We drove into the village of Agios Amvrosios. I was suspicious, there are unambiguous, prominent signs directing visitors to the winery. Reading road signs in Cyprus is usually more of an art than a science, but not even I could get lost following these arrows.
Experience 3 is a tour of the winery followed by a tasting of five wines with matching canapés. The naming could obviously do with some work, but that is my only criticism. We were hosted by Adriana, a witty, personable polyglot with a passion for people and wine. Mags and I joined a young couple visiting from the UK, and the four of us had a cracking time.

The Wines

I’m not going to write an extensive, detailed review of each wine. I lack the expertise and the inclination. The detailed appraisal of individual wines has no joy for me, I’m all about the combination of company, conversation and wine.

Our first was Xinisteri. Exquisitely described by Adriana as a “Veranda wine.” Light, easy drinking, either alone or with lunch. We worked through another white, a rosé, up into a couple of reds, the last of which is a big boy new world style Shiraz. I was going to write, “these won’t win many awards”, but actually, some of the wines are winning awards. What I mean is, that not one of the wines struck me as exceptional. They all struck me as good and approachable. There is sufficient variation across the line, for me to be confident that every guest to the mountain hideaway will find something that they like.

I left with boxes of wine of different shades and tastes, and fully expect to go back to Zambartas and try some other Cyprus wineries.

The last drop

Everyone sees #livingthedream differently. For me, a group of friends on the terrace, the coals burning, wine glasses full, IS the dream. There is nothing better.

Working Tools -14. Writing Instruments

Writing Instruments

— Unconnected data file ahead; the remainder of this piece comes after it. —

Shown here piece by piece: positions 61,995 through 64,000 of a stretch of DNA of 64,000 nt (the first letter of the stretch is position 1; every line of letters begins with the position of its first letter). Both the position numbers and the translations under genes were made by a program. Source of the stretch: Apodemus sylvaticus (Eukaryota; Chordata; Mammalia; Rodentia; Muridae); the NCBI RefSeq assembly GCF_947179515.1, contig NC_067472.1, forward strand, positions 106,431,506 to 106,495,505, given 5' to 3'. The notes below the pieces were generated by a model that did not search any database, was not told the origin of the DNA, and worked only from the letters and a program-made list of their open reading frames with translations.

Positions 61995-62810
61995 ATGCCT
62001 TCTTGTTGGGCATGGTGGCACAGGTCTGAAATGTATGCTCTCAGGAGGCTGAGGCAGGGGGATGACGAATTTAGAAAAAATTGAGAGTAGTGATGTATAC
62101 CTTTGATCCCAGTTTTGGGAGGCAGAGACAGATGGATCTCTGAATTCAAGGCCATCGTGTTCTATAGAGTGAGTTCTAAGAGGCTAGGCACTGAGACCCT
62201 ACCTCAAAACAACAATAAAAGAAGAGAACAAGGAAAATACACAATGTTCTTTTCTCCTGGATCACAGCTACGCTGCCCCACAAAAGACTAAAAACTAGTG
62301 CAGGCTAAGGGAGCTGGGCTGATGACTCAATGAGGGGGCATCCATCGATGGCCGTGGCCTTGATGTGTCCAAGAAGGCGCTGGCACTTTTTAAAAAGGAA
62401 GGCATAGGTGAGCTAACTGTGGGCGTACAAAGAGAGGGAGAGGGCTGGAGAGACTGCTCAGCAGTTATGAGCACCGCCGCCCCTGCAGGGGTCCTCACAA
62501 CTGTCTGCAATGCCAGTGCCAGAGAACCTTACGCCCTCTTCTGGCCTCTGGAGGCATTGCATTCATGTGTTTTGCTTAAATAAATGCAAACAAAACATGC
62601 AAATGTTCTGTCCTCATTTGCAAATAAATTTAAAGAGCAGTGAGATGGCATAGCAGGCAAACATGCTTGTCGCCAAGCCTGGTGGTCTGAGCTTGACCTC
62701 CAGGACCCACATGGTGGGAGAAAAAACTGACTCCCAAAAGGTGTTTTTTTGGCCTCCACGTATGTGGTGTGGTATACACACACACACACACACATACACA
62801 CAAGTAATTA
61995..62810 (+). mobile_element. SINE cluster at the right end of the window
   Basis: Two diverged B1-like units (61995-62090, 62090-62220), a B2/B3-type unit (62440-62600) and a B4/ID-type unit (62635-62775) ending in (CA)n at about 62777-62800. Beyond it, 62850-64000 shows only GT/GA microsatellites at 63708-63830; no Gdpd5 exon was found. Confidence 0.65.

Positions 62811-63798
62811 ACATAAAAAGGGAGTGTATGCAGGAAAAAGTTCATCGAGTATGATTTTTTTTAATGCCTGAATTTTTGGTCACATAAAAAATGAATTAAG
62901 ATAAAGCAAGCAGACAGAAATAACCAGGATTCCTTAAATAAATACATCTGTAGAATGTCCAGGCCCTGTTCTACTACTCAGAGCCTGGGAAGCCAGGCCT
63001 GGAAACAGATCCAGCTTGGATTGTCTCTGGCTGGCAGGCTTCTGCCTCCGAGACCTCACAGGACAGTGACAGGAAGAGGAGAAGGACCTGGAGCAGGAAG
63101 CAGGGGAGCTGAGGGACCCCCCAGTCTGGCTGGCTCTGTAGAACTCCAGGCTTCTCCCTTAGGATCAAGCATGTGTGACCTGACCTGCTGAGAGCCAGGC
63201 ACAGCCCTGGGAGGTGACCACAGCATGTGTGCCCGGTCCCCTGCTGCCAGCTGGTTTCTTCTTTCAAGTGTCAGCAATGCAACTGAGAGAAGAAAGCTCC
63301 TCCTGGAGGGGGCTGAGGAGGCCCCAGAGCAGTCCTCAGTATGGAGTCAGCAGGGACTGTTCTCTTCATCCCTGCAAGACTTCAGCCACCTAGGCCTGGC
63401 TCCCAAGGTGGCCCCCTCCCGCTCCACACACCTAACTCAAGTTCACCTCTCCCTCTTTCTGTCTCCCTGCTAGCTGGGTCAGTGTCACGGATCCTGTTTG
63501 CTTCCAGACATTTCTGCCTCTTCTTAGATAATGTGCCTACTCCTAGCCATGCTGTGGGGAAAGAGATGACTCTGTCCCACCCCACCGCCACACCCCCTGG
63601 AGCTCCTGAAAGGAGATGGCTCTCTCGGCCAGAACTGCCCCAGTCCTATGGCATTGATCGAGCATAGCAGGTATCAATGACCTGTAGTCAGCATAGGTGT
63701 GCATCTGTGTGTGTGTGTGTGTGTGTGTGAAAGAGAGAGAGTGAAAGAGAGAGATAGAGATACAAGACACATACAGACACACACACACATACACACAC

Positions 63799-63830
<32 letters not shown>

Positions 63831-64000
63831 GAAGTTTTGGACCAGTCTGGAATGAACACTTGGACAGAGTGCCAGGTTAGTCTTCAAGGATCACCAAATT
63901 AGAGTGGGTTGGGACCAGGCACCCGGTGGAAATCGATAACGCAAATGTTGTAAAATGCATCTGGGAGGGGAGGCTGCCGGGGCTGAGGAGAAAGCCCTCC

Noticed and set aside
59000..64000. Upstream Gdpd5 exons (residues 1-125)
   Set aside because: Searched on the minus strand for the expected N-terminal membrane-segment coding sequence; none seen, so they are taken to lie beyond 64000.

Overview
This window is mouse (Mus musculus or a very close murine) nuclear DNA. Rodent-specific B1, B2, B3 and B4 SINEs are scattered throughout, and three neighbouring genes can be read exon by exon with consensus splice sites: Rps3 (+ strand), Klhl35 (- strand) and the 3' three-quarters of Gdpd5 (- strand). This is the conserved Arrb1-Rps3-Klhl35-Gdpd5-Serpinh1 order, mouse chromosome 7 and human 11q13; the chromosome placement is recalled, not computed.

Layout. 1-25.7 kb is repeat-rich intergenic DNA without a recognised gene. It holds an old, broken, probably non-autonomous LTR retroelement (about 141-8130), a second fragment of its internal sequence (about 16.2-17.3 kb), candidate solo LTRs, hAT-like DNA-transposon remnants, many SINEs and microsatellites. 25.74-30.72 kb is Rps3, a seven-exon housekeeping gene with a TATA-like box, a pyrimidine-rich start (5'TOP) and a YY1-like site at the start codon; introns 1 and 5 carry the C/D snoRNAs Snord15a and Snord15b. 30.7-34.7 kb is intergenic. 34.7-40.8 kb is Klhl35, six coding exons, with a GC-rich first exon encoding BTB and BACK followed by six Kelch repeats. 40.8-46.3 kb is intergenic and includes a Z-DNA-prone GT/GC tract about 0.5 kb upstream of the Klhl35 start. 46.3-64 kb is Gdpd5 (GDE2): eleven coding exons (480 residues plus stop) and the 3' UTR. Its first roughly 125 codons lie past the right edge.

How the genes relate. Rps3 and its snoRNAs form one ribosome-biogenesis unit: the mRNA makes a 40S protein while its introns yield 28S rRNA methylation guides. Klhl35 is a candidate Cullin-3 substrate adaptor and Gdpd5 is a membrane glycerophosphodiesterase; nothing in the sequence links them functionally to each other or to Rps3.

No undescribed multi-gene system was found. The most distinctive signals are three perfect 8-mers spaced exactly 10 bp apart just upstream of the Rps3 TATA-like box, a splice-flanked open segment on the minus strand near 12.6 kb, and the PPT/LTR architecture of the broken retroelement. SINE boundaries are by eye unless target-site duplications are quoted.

Writing instruments are important to me. I consider myself a writer and keep several journals. I own a notebook company. Of course, writing instruments are important to me.This post could run to pages, and I daresay that this is a subject area to which I’ll return. I will try not to go on too long today.My love affair with pens and pencils is similar to my relationship with bags. I adore finding and using the write instrument for the purpose at hand.

Matching

This “matching” is more important to me than any subjective or objective measure of quality or merit. For example, I own a Pelikan 805 Stressemann fountain pen and I own multiple Mitsubishi Uniball UB-150 gel pens. For my bullet journal, I will always reach for a Mitsubishi rather than the Pelikan, even though the Pelikan is a magnificent fountain pen, that is expensive and a joy to own.
Writing a letter to a friend, I will always reach for a fountain pen. Often, I might reach for several, changing pen, nib and ink, mid-sentence. Drafting a chapter, or a blog post, I might use a pencil, a rollerball, a gel pen, a fountain pen or, at a push, a ballpoint. Which will depend on where I am, and how the mood takes me.

A beautiful Writing instrument
Isn’t she gorgeous?

Tools

Ultimately, the writing instrument should simply be a working tool. It shouldn’t, and doesn’t, matter what we use, it matters what we do with it. Nevertheless, it helps if you enjoy using your tools. I definitely enjoy mine too much. I even have pencils coming by subscription. Heck, I even bought a notebook company!